How do I overwrite the default $l$ character so that it is substituted by $\ell$ throughout math mode? (More generally, is there an easy way to make such symbol substitutions?)

  • 2
    I think this is generally a bad idea. The reason that people write cursive ls is to differentiate them from 1s when writing on a black board. In typeset material, there is no need for the \ell as l and 1 are already visually distinct. I realize some book authors use it, but I believe the majority do not. I see the \ell mostly in conference proceedings where the authors do not know better.
    – TH.
    Aug 18, 2010 at 20:57
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    @TH: I disagree with the implication that there is no need to use \ell. Particularly as a subscript (a common use especially for letters near the middle of the alphabet) l can be an indistinct squiggle. And there are some specific uses (the sequence space \ell^p, for example) for which \ell really is a now-standard notation and using l instead comes across as lazy typesetting. Nevertheless, I agree that making this substitution everywhere isn't a great idea. Aug 19, 2010 at 14:13
  • @Mark Meckes: I guess it makes sense that it would start to be used. \mathbb R came about as a way to bold on the blackboard and is now standard. I actually think that just normal bold is more elegant, somehow. (I still use \mathbb since that's what's expected.)
    – TH.
    Aug 19, 2010 at 22:21
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    @TH: I'm not fond of normal bold in math myself. It may not be difficult in practice, but I just don't like the idea of distinguishing between characters based on the thickness of strokes, as opposed to their number, location, intersections, etc. For similar reasons I prefer \ell to l. But I'm also usually guided more by prevailing practices than my own aesthetics. Aug 20, 2010 at 15:30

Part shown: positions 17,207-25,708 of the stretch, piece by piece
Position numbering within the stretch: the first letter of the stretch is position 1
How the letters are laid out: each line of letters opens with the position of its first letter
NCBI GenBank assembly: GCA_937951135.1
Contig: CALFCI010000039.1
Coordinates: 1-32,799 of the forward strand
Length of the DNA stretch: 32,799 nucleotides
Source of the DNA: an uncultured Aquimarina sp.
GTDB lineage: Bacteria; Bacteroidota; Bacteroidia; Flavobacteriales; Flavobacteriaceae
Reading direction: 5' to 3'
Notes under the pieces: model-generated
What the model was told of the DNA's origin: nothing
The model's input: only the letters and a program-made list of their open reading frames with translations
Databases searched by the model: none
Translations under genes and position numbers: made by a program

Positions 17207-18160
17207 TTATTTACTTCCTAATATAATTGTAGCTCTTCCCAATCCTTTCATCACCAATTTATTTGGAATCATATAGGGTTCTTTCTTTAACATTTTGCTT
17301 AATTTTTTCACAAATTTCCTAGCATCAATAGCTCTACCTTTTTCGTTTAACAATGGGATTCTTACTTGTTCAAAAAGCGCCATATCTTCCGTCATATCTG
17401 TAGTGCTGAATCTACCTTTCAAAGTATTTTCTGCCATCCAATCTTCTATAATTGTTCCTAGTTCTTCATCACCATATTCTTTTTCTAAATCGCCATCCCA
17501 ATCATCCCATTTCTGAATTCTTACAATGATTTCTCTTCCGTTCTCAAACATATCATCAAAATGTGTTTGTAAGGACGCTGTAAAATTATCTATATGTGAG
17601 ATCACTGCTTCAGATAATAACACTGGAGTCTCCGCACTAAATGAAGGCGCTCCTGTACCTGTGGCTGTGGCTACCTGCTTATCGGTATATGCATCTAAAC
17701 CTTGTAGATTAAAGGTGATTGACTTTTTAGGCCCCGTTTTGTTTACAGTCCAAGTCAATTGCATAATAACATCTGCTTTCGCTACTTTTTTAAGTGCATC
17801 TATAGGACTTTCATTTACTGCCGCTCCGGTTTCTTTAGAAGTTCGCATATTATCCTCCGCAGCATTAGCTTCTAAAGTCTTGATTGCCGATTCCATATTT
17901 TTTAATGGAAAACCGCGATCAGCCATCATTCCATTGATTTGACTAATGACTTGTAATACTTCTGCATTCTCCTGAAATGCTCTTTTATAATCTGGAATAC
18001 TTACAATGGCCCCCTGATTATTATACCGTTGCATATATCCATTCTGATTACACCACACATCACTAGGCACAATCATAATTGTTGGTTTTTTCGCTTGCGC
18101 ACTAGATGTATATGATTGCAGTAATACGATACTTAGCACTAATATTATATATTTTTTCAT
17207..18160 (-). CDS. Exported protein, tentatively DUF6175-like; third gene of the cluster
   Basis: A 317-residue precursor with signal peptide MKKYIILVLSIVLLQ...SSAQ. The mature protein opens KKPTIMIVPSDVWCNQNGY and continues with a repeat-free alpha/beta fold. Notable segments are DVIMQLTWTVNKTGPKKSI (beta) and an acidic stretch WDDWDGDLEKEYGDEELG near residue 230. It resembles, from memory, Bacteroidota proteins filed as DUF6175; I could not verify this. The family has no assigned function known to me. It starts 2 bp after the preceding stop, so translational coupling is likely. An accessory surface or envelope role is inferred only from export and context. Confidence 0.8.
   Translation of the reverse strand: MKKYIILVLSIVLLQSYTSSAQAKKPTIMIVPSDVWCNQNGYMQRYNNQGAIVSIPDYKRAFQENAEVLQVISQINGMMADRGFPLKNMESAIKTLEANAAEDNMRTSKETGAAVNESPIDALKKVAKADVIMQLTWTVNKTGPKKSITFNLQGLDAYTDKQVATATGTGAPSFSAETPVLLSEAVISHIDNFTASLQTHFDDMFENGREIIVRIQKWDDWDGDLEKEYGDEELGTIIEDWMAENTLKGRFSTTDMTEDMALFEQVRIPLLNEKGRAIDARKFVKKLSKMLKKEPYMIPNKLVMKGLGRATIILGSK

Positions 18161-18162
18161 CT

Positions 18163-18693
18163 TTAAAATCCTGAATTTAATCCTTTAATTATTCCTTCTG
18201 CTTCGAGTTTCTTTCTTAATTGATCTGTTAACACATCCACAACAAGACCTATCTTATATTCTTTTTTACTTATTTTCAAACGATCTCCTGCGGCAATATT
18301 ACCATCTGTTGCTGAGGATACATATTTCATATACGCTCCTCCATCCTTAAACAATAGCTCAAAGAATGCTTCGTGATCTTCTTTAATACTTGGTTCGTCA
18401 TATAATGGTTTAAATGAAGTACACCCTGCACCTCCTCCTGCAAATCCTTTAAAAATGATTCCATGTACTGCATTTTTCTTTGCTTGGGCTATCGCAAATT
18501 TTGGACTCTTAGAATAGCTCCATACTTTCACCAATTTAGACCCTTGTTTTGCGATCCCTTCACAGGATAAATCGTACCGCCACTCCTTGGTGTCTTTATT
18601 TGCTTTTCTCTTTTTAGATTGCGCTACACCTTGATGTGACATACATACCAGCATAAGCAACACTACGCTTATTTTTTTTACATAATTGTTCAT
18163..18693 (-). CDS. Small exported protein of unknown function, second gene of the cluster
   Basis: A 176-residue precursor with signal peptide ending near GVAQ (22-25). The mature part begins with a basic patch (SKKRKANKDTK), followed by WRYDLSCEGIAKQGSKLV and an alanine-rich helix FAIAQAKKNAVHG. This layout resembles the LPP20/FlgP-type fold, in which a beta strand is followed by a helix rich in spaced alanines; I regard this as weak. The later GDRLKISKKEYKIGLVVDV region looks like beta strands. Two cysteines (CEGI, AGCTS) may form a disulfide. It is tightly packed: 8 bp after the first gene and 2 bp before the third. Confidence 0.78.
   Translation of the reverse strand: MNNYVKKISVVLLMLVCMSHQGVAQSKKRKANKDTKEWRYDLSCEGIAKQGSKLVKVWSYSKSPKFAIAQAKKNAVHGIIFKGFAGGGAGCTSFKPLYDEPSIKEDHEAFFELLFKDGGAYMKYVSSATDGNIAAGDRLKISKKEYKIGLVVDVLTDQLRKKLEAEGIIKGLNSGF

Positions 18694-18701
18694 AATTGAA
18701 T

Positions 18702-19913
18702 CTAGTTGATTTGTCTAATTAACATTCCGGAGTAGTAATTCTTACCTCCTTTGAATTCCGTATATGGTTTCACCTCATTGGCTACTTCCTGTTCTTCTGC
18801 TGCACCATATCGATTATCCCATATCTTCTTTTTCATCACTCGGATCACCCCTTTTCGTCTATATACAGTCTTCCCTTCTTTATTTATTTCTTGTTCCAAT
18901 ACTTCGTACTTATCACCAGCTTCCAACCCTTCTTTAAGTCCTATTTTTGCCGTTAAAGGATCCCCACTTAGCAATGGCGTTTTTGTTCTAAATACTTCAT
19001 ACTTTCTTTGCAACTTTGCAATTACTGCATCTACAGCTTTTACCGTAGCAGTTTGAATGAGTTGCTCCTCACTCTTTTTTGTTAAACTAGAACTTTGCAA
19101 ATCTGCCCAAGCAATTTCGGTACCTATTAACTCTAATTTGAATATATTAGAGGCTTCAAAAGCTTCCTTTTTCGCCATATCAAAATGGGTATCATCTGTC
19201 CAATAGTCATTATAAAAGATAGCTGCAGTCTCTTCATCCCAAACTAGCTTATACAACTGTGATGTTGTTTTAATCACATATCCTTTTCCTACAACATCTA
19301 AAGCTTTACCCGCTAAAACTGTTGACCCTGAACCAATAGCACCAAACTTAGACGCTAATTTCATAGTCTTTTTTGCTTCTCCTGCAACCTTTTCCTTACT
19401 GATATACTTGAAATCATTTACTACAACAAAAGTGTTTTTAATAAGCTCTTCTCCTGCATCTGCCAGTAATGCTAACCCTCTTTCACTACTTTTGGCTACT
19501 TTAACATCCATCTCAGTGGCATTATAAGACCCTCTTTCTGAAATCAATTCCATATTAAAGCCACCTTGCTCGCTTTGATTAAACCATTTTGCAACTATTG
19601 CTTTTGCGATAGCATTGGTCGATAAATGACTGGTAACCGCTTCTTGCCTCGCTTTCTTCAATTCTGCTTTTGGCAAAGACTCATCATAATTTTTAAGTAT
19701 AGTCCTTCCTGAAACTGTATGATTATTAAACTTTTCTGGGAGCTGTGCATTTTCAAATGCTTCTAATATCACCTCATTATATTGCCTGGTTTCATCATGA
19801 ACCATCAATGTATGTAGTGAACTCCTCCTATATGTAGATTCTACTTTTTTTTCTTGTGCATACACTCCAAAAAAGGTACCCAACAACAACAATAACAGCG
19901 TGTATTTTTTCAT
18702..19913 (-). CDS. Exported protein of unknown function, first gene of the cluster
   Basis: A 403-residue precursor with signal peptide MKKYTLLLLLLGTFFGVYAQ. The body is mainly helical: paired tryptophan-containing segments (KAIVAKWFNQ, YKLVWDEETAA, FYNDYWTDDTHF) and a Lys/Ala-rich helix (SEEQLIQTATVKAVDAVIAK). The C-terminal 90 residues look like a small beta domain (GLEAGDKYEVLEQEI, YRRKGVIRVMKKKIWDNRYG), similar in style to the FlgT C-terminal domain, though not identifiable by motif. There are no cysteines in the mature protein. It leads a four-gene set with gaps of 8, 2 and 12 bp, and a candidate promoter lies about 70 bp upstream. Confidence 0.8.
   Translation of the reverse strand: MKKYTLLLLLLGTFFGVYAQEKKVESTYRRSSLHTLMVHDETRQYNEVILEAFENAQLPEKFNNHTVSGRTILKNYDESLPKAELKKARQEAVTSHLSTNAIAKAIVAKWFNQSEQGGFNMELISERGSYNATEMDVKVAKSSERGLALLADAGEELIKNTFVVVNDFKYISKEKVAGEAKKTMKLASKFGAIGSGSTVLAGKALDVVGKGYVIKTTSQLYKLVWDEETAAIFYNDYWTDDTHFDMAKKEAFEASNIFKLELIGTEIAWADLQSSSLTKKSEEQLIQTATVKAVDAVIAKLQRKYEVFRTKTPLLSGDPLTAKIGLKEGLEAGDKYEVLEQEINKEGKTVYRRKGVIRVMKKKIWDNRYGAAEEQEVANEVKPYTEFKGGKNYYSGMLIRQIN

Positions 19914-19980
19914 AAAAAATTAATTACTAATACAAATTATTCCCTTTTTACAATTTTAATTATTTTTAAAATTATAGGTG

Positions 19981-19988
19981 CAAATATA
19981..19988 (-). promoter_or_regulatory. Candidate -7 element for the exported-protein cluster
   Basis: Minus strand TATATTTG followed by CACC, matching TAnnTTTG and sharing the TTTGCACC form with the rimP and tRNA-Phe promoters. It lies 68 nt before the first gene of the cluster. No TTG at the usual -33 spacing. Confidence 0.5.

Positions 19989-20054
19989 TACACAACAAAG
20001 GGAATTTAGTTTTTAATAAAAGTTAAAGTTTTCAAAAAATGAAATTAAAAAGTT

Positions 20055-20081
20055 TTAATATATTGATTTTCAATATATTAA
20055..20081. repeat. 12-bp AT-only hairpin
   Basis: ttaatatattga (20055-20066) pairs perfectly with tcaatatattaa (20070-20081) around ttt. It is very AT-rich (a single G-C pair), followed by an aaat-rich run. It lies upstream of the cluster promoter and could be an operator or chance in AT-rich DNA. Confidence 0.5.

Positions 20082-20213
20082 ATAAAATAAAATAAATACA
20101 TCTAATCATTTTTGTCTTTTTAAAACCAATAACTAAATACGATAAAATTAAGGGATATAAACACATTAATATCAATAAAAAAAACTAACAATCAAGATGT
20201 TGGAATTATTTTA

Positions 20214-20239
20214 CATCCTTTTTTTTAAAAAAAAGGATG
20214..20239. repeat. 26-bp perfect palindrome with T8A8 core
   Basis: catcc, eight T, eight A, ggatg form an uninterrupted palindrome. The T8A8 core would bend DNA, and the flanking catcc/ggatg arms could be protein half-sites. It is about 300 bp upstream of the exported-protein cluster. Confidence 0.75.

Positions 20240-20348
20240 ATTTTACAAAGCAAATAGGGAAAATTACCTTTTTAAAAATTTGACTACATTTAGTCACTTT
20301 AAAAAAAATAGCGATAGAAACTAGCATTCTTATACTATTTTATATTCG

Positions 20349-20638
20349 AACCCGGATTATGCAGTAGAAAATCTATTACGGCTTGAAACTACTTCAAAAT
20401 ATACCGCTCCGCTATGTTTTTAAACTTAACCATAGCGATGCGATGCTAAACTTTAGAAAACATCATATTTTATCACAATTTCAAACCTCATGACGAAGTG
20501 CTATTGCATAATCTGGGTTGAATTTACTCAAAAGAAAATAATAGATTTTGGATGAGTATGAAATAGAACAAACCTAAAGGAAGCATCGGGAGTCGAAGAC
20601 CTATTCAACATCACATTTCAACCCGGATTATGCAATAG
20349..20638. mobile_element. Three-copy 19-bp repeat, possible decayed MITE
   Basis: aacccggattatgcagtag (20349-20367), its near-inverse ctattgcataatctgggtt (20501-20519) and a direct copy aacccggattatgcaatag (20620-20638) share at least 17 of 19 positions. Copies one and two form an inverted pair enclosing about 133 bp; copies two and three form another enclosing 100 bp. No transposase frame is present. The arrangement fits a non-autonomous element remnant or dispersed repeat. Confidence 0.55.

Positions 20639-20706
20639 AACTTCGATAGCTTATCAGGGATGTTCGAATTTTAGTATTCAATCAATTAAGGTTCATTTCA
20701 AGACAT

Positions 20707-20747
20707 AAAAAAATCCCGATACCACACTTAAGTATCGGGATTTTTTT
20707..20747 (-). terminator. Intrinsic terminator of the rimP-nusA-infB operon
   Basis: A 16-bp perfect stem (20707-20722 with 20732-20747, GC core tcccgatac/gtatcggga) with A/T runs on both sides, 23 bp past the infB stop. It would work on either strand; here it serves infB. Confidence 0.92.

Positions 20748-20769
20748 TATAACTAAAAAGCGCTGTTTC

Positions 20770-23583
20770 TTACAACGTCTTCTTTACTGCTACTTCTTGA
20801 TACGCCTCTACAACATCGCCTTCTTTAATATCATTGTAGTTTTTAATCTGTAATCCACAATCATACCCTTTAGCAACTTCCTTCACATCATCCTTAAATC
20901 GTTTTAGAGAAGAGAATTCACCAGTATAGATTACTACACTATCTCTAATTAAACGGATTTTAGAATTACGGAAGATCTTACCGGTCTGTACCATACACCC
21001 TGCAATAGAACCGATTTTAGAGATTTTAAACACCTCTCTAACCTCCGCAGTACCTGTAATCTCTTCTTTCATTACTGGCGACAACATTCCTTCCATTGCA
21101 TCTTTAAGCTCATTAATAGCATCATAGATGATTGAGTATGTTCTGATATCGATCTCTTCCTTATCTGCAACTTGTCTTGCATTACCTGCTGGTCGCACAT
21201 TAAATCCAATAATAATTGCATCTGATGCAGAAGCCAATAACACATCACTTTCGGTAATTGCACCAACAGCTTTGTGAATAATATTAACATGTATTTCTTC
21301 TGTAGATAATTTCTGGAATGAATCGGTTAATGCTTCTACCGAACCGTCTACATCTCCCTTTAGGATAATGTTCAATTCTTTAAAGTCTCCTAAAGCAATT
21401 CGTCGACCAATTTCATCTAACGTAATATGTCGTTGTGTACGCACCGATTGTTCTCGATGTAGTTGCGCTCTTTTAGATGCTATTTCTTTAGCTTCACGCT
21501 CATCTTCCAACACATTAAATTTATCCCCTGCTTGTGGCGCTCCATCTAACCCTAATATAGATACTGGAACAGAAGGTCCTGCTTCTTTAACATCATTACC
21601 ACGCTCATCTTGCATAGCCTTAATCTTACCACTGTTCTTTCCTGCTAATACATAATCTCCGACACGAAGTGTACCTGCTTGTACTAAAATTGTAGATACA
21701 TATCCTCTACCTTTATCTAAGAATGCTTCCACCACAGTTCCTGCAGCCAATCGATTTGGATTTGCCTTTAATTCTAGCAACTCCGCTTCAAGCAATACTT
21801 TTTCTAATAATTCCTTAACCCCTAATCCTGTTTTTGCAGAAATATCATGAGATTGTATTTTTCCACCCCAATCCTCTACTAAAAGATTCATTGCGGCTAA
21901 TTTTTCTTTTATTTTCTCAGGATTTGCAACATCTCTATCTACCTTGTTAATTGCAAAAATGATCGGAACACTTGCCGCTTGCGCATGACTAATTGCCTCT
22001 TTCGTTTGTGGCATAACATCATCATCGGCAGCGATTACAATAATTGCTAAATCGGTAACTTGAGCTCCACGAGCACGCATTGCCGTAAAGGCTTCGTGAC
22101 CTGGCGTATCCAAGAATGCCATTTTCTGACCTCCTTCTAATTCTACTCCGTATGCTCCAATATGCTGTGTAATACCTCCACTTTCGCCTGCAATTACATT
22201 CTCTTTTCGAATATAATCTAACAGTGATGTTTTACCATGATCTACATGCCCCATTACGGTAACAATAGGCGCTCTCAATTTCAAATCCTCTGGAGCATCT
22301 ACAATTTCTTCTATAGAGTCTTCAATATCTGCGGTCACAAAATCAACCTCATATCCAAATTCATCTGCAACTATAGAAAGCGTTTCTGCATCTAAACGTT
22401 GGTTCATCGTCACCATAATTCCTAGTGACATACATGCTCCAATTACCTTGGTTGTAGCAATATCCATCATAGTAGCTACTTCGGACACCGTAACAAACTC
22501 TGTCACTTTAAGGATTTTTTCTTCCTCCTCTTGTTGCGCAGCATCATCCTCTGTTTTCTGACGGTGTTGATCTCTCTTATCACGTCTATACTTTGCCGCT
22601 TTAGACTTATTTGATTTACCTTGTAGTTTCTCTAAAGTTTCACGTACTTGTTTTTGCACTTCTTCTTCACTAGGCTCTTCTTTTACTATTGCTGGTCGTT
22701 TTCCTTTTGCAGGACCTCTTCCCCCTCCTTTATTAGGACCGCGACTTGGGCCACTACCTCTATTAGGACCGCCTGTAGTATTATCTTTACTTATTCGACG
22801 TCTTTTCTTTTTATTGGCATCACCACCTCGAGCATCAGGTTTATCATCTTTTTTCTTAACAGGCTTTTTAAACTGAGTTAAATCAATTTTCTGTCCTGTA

4 Answers 4


This is similar to how MinionPro deals with open vs closed mathematical g's.

\lowercase{\gdef~{\ifnum\the\mathgroup=\m@ne \ell \else \lsb@l \fi}}%
\( l = 2 \) \( \lim = 2 \)
  • Nice approach: probably better than mine (still risky, though).
    – Joseph Wright
    Aug 18, 2010 at 19:33
  • I've used this approach for a while and I haven't noticed any problems. Maybe I was just lucky...
    – Lev Bishop
    Aug 18, 2010 at 19:39
  • I'm thinking of packages such as breqn that rely on all sorts of things being active. You might get something nasty happening: I've not tested this :-)
    – Joseph Wright
    Aug 18, 2010 at 19:52

To do it via an external search-and-replace, you could use a script that I wrote called mathgrep. It's a perl script designed to do search and search-and-replace within maths sections of a LaTeX document.

The main limitation of this script is that it doesn't regard dollars as valid maths delimiters - but then, no-one uses them, right? Actually, I wrote a script to deal with that as well, which I called debuck for some reason that escapes me now.

(Oh yeah, I remember: dollar = buck.)


There is if you are using Lyx or SWP. E.g., you can have SWP search for l in math (SWP is wysiwym) and replace it with \ell. It will do this and ignore l in text.

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    Please give more details!
    – Joseph Wright
    Aug 18, 2010 at 18:34

I think your best plan is to do a search and replace. You'll need to use some kind of regular expression (or, as user714 notes, so set up that can search selectively within math). The advantage of altering the source is you avoid any nasty side issues.

  • Why did you have do delete your other answer? Now I have to share the disciplined badge ;-)
    – Caramdir
    Aug 21, 2010 at 13:09
  • I was thinking about the 'let people get answers in' point, and decided that I should lead by example :-)
    – Joseph Wright
    Aug 21, 2010 at 13:27

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